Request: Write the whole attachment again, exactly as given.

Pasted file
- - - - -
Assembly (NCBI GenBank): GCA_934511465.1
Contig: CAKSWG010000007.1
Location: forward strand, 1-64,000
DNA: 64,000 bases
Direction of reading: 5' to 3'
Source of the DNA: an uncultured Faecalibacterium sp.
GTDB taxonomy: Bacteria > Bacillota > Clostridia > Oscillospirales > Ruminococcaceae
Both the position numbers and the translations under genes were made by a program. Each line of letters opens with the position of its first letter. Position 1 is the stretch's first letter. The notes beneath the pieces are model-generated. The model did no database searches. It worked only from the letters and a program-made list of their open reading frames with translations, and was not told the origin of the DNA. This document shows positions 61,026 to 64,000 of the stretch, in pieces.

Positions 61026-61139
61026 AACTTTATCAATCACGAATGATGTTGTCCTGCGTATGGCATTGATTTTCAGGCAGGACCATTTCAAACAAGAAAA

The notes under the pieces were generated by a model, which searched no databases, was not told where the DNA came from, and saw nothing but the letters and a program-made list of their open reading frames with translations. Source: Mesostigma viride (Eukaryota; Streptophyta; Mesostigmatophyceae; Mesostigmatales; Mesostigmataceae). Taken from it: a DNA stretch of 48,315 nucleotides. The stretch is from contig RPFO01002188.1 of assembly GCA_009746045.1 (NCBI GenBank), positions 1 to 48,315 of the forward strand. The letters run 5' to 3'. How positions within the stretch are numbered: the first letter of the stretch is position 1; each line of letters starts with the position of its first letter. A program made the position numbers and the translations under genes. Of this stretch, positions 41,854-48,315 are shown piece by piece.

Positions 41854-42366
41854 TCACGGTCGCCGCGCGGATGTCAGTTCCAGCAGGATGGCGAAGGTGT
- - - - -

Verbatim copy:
Assembly (NCBI GenBank): GCA_934511465.1
Contig: CAKSWG010000007.1
Location: forward strand, 1-64,000
DNA: 64,000 bases
Direction of reading: 5' to 3'
Source of the DNA: an uncultured Faecalibacterium sp.
GTDB taxonomy: Bacteria > Bacillota > Clostridia > Oscillospirales > Ruminococcaceae
Both the position numbers and the translations under genes were made by a program. Each line of letters opens with the position of its first letter. Position 1 is the stretch's first letter. The notes beneath the pieces are model-generated. The model did no database searches. It worked only from the letters and a program-made list of their open reading frames with translations, and was not told the origin of the DNA. This document shows positions 61,026 to 64,000 of the stretch, in pieces.

Positions 61026-61139
61026 AACTTTATCAATCACGAATGATGTTGTCCTGCGTATGGCATTGATTTTCAGGCAGGACCATTTCAAACAAGAAAA

The notes under the pieces were generated by a model, which searched no databases, was not told where the DNA came from, and saw nothing but the letters and a program-made list of their open reading frames with translations. Source: Mesostigma viride (Eukaryota; Streptophyta; Mesostigmatophyceae; Mesostigmatales; Mesostigmataceae). Taken from it: a DNA stretch of 48,315 nucleotides. The stretch is from contig RPFO01002188.1 of assembly GCA_009746045.1 (NCBI GenBank), positions 1 to 48,315 of the forward strand. The letters run 5' to 3'. How positions within the stretch are numbered: the first letter of the stretch is position 1; each line of letters starts with the position of its first letter. A program made the position numbers and the translations under genes. Of this stretch, positions 41,854-48,315 are shown piece by piece.

Positions 41854-42366
41854 TCACGGTCGCCGCGCGGATGTCAGTTCCAGCAGGATGGCGAAGGTGT